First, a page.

As auto-completion proposals are dependent of where the text cursor is, I’ve added a third overload of
QueryParser::parse. This method takes a user query, flags, and the position of the cursor that will be used to find auto-completion proposals. It is a bit special that the parser has to know the position of the cursor, but it greatly simplifies things and avoids generating too many auto-completion proposals, that will later be rejected because they are too far from the cursor.
With all that done, the actual implementation is quite simple, less than 40 lines long. When the pattern matcher (the class responsible for matching “sent to Jimmy” against “sent to %1”) is done with a pattern, it checks if the cursor is contained in the pattern, or very near. If it is the case, a new completion proposal is created.
Auto-Completion in the Query Builder
The implementation in the query builder widget is a bit bigger, because I had to add an auto-completion popup (the thing that displays the auto-completion proposals and looks like the drop-down menu of a combo box) and the widgets used to display the proposals, the tag list and the calendar (the calendar itself is a
After the user query has been parsed (with the position of the text cursor passed to the query parser), the query builder widget enumerates the auto-completion proposals. If the list is empty, the auto-completer is hidden. If the list contains only one entry, then a datatype-specific completer is shown. In all the other cases, each completion proposal is added to the completer, and finally displayed in a
QListWidget with custom item widgets (to have the description in bold and the pattern below).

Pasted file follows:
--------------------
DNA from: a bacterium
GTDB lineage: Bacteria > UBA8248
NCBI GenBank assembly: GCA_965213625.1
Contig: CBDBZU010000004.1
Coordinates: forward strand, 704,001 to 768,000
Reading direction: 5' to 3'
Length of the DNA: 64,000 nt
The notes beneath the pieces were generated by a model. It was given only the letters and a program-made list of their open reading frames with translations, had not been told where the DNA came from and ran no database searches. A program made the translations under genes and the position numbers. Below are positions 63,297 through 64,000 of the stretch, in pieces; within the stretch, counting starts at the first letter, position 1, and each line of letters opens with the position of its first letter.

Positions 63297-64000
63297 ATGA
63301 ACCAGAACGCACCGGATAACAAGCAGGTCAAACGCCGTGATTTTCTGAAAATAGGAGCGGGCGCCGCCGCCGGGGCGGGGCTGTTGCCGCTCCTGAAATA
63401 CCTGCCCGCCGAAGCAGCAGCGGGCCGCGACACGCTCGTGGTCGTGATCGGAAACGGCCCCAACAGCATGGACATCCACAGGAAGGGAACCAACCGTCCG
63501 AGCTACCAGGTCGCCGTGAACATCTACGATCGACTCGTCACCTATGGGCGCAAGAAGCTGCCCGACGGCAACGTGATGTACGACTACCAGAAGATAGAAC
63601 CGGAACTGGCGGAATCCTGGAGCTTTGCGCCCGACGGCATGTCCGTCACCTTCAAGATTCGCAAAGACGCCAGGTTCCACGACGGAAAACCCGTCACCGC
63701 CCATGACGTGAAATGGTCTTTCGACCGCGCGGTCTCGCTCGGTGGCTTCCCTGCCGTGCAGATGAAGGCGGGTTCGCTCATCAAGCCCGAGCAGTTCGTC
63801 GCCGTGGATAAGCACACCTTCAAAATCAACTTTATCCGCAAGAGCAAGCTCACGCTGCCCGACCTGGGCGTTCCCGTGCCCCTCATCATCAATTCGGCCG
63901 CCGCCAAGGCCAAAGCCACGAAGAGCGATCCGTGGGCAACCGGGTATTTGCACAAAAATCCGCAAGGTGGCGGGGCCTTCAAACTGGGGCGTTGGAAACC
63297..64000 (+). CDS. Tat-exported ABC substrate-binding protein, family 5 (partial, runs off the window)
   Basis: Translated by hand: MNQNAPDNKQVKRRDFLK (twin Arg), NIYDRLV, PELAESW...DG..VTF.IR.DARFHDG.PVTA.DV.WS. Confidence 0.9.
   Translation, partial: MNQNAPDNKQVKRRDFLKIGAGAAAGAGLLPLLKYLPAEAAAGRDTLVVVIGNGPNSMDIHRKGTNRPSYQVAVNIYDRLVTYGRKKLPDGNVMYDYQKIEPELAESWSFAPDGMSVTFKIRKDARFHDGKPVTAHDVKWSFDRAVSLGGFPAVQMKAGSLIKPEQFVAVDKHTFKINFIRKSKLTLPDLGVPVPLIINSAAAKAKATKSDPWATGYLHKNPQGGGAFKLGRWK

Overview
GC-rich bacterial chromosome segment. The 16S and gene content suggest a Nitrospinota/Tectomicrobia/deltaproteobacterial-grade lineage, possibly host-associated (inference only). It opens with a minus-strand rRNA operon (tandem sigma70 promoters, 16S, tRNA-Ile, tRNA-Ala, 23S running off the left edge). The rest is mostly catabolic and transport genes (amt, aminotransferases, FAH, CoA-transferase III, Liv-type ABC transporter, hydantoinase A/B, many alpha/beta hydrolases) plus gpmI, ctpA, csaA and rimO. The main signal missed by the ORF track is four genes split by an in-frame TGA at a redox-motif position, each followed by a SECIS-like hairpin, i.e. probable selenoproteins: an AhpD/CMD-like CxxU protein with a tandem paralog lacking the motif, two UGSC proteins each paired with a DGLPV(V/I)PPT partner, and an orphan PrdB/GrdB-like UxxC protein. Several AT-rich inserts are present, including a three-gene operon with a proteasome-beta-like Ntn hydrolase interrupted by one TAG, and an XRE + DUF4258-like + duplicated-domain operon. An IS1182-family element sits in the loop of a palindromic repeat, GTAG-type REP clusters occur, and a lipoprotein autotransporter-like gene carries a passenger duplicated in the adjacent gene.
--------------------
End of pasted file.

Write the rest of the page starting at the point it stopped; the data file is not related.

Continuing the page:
The end result is not so bad but not yet perfect. For instance, there is no border around the drop-down completion box. I’ve looked at the
QComboBox code but I have not found how they manage to have rounded styled corners and a small 3D effect.
When the user selects a value (a tag name, or a date-time), the value is put into the query builder widget:
Having the auto-completion in place is a nice thing because my GSoC proposal is now “bullet-point complete”. That means that I proposed a query parser able to parse queries in near-natural language, and a query builder widget with syntax-highlighting and auto-completion. These three features are now present.
But even if they are present, I no way near to the end of my GSoC. Many things need to be polished. For instance, I’m not quite satisfied of my “grouped line edit”. Some things don’t work exactly as I want, and the architecture is a bit special.
There are also small bugs in the parser itself that need to be resolved, and the auto-completer is not very nice. The mockups of Ivan also contain a nice feature I would never have thought of: the translation of the parsed query back to natural language. That means than in his mockup, when he enters “music +instrumental”, the auto-completer displays “looking for music tagged as instrumental”. I think it is a good idea to show to the user what the query really means.
All in all, there is still work to do and I will fix as many bugs as I can in the coming weeks. My goal is to have a very nice query builder widget, that works well and that has a code of great quality.